One of the things that is so special about Lehmbruck Museum is its unique architecture: The low concrete edifice that forms the Lehmbruck wing offers many surprising views of the surrounding park. The monumental glass museum hall in turn is hard to beat when it comes to transparency.
The commission for this new building in the Kantpark as a downtown villa quarter was awarded to Manfred Lehmbruck (1913–1992), son of Duisburg-Meiderich-born sculptor Wilhelm Lehmbruck, and at the time a resident of Stuttgart. The fact that the museum would be embedded in the park inspired Manfred Lehmbruck to create a “place of tranquillity and reflection where nature and art are closely connected” in the centre of a major town.
In the course of three construction phases Manfred Lehmbruck found different solutions for each of the various functions of the new museum building.
The Great Glass Hall (1964)
The design of the Great Hall, enveloped by high walls made of glass, to the right of the entrance was inspired by Ludwig Mies van der Rohe’s steel frame construction method. The rooms bathed in light flow into each other and provide ample space for the collections of paintings and sculptures.
Originally the glass hall, which spans several floors and walkways, was not intended to house just the collections but also act as a space for temporary, changing exhibitions. The floors are staggered at half-height and the height of the ceiling varies, allowing for a maximum of flexibility and offering ever changing perspectives through, across and into the different spaces. The “showcase-like glass cube” with the suspended high ceiling lets in a great deal of natural light while at the same time making all kinds of artificial lighting solutions possible.
The Lehmbruck Wing (1964)
For his father’s life work of sculptures and paintings, Manfred Lehmbruck designed a wing that burrows deep into the earth on several gallery floors with long flights of stairs. The sculpturally structured and emphatically introspective building contrasts sharply with the transparent nature of the Great Hall.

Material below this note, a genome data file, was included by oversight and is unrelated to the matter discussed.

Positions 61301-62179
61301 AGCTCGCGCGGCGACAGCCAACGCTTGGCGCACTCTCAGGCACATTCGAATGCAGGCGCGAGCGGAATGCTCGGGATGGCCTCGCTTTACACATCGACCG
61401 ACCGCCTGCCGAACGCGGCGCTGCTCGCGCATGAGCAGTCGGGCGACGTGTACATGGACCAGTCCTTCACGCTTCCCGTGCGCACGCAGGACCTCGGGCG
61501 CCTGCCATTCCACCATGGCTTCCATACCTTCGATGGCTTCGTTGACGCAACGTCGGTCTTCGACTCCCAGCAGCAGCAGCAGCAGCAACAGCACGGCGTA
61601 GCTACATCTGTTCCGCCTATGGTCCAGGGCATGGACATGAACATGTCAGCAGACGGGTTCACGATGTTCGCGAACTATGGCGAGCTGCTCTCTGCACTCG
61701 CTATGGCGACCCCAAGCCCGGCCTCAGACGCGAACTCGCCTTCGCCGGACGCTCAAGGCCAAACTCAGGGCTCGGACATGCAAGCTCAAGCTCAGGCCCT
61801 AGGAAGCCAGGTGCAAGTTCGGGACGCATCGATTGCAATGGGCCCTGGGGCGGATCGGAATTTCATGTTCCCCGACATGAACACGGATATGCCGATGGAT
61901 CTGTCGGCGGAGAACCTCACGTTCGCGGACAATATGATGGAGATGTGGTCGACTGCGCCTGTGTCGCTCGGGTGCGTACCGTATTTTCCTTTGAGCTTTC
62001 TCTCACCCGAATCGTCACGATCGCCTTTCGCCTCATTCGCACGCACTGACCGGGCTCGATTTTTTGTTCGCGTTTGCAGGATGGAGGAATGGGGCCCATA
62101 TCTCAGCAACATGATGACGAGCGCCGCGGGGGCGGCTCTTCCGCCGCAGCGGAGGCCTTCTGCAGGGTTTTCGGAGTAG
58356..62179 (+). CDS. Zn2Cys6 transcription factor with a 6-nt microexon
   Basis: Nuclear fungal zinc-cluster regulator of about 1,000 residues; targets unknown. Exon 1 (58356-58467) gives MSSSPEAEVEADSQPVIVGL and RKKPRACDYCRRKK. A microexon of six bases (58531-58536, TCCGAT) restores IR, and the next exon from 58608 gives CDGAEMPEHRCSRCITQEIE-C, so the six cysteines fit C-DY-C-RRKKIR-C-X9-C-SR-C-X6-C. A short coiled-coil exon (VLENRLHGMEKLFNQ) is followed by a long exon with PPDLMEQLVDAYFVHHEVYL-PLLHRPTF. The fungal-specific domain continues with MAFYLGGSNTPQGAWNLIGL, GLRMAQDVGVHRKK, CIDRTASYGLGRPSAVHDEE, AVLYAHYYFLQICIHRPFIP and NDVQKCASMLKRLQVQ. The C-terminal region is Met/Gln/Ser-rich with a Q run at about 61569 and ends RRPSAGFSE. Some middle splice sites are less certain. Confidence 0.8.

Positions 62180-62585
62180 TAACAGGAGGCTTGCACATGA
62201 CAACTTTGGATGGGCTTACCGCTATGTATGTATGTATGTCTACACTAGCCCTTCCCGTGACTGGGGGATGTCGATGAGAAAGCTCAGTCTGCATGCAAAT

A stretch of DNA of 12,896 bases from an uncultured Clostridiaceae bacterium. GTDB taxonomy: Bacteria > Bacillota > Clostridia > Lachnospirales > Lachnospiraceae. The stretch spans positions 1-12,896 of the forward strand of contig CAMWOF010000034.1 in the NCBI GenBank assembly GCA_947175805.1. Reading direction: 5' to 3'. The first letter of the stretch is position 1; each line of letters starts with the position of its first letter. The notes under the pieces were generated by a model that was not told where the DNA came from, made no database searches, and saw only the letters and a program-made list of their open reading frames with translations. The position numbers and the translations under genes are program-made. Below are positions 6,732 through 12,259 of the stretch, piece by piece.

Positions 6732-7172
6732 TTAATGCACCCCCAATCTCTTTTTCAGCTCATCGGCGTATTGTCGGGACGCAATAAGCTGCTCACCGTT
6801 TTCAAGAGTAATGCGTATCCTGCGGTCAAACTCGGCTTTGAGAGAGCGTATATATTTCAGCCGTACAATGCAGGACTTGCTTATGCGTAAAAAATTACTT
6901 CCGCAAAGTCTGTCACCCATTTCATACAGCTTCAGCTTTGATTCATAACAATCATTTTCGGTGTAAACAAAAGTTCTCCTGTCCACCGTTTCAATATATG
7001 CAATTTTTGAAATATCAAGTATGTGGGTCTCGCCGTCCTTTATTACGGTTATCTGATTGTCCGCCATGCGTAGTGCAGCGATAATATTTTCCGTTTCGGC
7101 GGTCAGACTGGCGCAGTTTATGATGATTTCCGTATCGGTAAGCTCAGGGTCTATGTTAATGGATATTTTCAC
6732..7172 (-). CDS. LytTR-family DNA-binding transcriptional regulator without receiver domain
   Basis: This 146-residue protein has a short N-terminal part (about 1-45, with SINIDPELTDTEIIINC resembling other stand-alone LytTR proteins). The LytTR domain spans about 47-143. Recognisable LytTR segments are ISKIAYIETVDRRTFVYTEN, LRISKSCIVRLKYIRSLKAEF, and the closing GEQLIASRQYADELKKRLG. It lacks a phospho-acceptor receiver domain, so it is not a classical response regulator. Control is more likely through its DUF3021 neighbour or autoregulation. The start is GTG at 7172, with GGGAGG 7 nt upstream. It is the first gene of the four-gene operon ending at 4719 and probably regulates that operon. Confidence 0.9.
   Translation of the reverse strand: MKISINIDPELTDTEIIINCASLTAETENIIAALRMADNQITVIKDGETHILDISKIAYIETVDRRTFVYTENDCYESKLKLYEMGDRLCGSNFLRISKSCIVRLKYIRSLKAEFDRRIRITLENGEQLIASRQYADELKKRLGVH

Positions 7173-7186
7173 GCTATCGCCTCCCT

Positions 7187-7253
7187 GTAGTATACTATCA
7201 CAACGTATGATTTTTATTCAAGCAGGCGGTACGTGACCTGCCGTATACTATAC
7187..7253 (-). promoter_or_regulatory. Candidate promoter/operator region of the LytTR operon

On the north and south sides respectively, two staggered curved cement walls flank the internal rooms. They enclose an open central atrium in the shape of a perfect square. At the intersections, the building opens out to the park in the form of ceiling high windows. A narrow band of skylights makes the ceiling appear as though it were floating above the room.
The wall and room arrangement with its sculptural feel is ideally structured for staging the carefully placed Lehmbruck sculptures. The calm shape of the Lehmbruck Wing strikingly contrasts to the elongated Great Hall with its clear axial thrust. This creates the impression of Lehmbruck’s works being protected and sheltered. The atrium forms the central light source.
The Sculpture Yard
The elevated Sculpture Yard connects the two building complexes on the outside and opens up to the bordering Kantpark. The monumental sculptures installed here forge a connection between the clear geometric lines of the building and the fluid shapes of the surrounding nature.
The New Building (1987)
Soon after the museum opened its doors to the public in 1964 it became clear that the space would not suffice to house the continually growing collections. In May 1983, the Duisburg City Council finally approved the construction of an extension. Manfred Lehmbruck also designed this part of the museum, which was realized in cooperation with Dortmund-based architect Klaus Hänsch.
The resulting complex is made up of three windowless cubes of different sizes that interlock on a square layout and which enhance the Sculpture Yard’s function as a central inner space (as it was originally intended to be) and expand this in the southward direction.
A glass bridge connects the Great Hall to the new rooms for temporary exhibitions (spanning 750 square metres). The galleries wrap around a large and high inner hall that allows for extensive works to be presented in an optimal way. Alongside the new collection and exhibition spaces, the annex is also home to the utilities that had hitherto been lacking, such as a library, administrative offices, workshops and storerooms.
On the occasion of the ground-breaking ceremony in 1985, Manfred Lehmbruck commented as follows on the architecture of annex (it was inaugurated on March 8, 1987):
“The extension building provides both an exciting contrast in terms of content and architecture, as well as an integrated addition to the existing museum. The architecture departs from the cubes of the first and second construction phase, which are laid out at a right angle to each other, and by placing the system at a 45-degree angle creates a new order. The ensemble of what are now three buildings consequently has a more relaxed and also folded shape both towards the park and the yard.”